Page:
Part of a manager’s job is to deal with interpersonal factors that contribute to a functional team environment. One common problem that can have a major impact on team performance is a negative employee. A negative employee can infect an entire team and kill morale faster than you could imagine. That’s why it’s important to get a handle on employee negativity before it creates a toxic work environment. Here are a few techniques for managing even your most negative employee so they don’t drag your entire team down.
Find Out Why
If you sense negativity from one of your employees, it’s time to do your homework and find out why. You need to learn more about their professional and personal situation to see if there are any outside factors that might be contributing to their negativity. Is this person experiencing health problems? Are they caring for a sick family member? Are they dealing with a death or divorce? Are they overwhelmed with too much at work? All of these factors can cause an employee to act more negative than usual. Before jumping to conclusions, you need to find out if the behavior is new or if it has been present all along.
Spend One-On-One Time with the Employee
Sometimes, simply spending time with the employee and taking a genuine interest in their performance can make a big difference. In addition to building a better rapport with the employee, this individual time allows the manager to better understand the employee and address any problems or issues they might be facing.
Create Positive Interactions
A great way to combat negativity is through kindness and praise. Look for small wins and acknowledge when the employee has done something well. Make sure they know you value and appreciate their efforts. Likewise, any time you hear them make a positive statement, reinforce that attitude as much as possible. Help the employee build a positive self-image by talking with them about what they have done well and how their coworkers appreciate their performance.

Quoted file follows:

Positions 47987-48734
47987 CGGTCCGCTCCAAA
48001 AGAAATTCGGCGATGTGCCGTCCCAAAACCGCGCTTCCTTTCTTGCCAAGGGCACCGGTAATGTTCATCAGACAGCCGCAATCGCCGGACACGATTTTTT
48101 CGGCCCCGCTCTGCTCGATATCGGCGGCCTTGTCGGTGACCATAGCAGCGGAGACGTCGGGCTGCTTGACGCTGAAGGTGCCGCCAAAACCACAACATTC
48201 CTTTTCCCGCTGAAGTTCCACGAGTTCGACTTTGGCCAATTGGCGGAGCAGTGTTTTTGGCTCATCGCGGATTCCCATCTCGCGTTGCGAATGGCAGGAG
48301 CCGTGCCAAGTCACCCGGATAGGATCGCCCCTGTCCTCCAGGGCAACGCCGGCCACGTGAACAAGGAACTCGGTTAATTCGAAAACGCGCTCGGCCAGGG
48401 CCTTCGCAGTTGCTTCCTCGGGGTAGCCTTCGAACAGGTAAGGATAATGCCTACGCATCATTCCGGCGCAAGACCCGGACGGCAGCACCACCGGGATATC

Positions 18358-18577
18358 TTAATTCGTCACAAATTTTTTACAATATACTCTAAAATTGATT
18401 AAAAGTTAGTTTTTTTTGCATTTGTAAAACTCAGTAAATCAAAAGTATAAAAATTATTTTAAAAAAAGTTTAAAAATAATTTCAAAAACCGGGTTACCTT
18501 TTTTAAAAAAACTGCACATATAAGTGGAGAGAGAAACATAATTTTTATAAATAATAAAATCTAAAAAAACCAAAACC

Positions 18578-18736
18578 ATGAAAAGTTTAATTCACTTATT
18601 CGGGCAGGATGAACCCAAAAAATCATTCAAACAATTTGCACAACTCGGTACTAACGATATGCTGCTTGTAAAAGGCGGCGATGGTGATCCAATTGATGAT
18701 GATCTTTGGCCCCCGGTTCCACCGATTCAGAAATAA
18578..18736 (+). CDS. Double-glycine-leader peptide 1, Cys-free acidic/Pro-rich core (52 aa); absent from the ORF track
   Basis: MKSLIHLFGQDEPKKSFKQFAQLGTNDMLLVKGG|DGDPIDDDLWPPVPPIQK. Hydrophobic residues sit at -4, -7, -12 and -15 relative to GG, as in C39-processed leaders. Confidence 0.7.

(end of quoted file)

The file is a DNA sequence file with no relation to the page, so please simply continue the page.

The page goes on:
Make sure you are not contributing to the problem by showing your frustration with the negative employee. Rather, set a good example by showing praise, offering encouragement, and creating solutions to problems in the workplace. You can set the tone for a positive environment by providing coffee and donuts sometime or catering lunch as a team building experience. Even something as simple as a smile can go a long way in creating a positive work environment. If you model positivity, your employees are likely to follow suit.
Provide Constructive Feedback
There are times when the negativity needs to be addressed and you can’t let it go unchecked. It’s important to provide the employee with specific examples of their negative behavior and explain how it is affecting the rest of the team. Provide constructive feedback so they can truly understand the impact of their behavior and what changes need to be made. Be prepared to offer suggestions for how they can improve as well as any consequences for not improving.